As one of the most symbolic permanents in game, the Golden Hourglass is often considered to be a very vital permanent in any Time deck, due to its simple ability. Hasten allows the player to draw an additional card when activated, thus increasing a player’s draw rate per turn. While many decks generally end up with a total around 30 cards, the Hourglass allows any player (with quanta) the ability to draw more cards out of their deck, thus ‘shortening’ a bigger deck in the long run.
- Hourglasses require a 1-turn wait before being able to be used, and can only draw up to 1 additional card per turn.
- High-leveled AI (especially False Gods) will generally try to remove your Hourglasses before all other permanents.
- Clicking on the Hourglass while you have zero cards left will result in an automatic loss (deck-out).
The Golden (or Electrum) Hourglass has an activated ability that can be used each turn (excluding rare weapons). Although many decks revolve around having around 30 cards to increase the chances of finding what they need, Hourglasses extend that number to higher quantities, thus giving you more draws to play more creatures, spells, or other permanents to control the battlefield. Because it has an activated ability, playing the Hourglass places a 1-turn ‘wait’ for you to use its ability (similar to creatures with activated abilities). However, once that turn passes by, you’ll be able to use Hasten on each subsequent turn (once per turn) to draw needed cards to help you win.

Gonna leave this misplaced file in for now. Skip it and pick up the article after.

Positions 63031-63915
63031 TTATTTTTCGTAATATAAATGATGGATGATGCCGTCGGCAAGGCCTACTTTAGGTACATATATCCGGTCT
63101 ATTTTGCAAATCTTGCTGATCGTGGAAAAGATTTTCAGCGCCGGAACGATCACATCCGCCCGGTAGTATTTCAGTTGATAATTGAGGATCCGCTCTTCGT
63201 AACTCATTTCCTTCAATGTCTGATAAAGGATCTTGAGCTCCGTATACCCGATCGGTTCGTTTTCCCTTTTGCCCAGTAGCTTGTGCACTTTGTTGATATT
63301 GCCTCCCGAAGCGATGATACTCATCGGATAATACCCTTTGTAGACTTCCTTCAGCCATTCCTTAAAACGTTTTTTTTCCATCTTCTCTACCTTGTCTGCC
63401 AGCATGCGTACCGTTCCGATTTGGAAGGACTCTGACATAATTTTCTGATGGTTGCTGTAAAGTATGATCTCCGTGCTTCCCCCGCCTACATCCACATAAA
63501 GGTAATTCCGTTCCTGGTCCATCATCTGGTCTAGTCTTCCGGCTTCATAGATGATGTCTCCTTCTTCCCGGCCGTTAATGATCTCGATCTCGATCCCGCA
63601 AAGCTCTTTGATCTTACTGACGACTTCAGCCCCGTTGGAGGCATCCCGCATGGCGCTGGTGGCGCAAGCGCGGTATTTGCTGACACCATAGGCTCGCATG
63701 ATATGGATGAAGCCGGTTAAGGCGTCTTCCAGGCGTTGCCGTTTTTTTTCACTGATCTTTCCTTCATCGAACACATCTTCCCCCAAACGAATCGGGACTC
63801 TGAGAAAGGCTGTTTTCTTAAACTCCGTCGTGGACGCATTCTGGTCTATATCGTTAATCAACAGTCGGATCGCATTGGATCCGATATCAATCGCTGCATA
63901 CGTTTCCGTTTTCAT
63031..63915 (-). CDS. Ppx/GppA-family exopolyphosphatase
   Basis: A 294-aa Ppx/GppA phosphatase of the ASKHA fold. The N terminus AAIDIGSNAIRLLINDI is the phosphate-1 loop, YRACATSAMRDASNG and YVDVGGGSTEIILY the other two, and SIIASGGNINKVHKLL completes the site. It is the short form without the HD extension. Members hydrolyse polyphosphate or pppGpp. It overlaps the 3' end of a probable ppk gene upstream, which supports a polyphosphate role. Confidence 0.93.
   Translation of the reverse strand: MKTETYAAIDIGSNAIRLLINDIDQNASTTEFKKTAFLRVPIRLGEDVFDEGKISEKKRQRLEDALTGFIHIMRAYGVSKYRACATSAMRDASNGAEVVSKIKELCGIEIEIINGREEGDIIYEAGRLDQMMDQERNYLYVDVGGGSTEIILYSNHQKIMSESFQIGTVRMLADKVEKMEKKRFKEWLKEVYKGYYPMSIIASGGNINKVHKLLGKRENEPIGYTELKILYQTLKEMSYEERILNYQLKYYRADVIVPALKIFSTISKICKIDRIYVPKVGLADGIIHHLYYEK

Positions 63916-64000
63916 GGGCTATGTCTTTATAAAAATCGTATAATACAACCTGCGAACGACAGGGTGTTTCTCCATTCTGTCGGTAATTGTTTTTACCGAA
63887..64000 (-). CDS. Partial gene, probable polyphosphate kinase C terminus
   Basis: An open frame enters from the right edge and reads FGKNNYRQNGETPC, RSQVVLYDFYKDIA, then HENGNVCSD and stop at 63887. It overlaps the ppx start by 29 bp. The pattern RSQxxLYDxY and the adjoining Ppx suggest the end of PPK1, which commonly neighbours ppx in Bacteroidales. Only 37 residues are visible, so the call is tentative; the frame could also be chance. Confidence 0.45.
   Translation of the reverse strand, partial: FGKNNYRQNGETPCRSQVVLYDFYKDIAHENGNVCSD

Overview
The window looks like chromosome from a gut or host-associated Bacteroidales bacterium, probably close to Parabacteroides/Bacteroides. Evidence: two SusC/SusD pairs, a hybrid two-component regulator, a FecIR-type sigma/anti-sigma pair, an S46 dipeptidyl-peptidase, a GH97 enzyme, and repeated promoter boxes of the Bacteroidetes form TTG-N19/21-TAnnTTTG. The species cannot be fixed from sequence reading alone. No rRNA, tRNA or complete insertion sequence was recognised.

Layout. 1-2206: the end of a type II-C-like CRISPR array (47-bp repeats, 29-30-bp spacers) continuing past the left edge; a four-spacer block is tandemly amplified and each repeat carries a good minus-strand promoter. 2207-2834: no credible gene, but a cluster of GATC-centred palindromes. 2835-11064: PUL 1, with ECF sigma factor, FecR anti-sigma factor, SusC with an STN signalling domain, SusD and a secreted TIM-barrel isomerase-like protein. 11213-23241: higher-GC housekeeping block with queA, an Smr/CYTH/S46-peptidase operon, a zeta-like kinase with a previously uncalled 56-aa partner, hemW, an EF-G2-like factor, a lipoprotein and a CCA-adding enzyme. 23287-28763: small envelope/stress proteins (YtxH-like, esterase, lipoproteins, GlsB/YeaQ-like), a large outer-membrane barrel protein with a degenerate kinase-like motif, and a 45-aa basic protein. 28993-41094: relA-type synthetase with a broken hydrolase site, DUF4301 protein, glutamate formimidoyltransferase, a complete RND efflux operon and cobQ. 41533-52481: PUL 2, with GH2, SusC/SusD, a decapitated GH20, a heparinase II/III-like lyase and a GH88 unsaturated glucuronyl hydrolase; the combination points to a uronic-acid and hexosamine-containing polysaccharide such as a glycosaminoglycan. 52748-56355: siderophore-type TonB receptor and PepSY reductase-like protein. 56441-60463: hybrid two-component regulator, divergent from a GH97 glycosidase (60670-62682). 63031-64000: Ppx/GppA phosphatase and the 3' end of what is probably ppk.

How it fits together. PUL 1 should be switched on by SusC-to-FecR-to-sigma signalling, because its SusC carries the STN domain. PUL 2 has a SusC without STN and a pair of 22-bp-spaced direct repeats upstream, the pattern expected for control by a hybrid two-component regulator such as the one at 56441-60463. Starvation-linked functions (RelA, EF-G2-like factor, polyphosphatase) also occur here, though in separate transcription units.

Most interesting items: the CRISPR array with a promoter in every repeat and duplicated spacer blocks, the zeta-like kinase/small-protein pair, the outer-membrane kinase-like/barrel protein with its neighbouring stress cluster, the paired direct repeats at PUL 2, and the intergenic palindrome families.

Because of the massive gain of drawn cards per turn, having multiple Hourglasses on the field will allow the player to draw multiple cards from the deck to either play or save them for special combos; of course, if you are unable to play these cards based on your quanta pool, you may risk placing yourself in a position where you may have to discard a card (overdrawing).
Unlike Sundials, Hourglasses are a mono-type card and do not require quanta in order to gain use of the Hasten ability. Unfortunately, they are somewhat expensive. For an initial four quanta, a player may potentially increase their draw rate for the entire course of the battle. Unupgraded, the Hasten ability costs 2 quanta to use, making it an even more expensive card when used constantly; if you upgrade it however, Hasten is reduced to only 1 quanta, making it easy to fuel for any deck with a Time Mark.
There are of course other weaknesses with Hourglass. Aside from overdrawing, the Hourglass is one of the most well-known (and potentially threatening) permanents in any game, especially against the A.I. (specifically False Gods). Player and computer opponents alike may tend to use permanent control to either take or destroy an Hourglass away from the player, thus denying them the ability to speed up their deck as a whole. False Gods specifically aim for your Hourglasses before everything else (including shields, pillars, and some weapons). The reason is simple: if you can increase your draw rate to their amount (two cards per turn) or more, then your deck can be potentially just as dangerous as theirs. Because of this, it’s important to either take counters to permanent control, or simply be cautious of the quanta they have from each element to determine if your Hourglass will be rendered useless.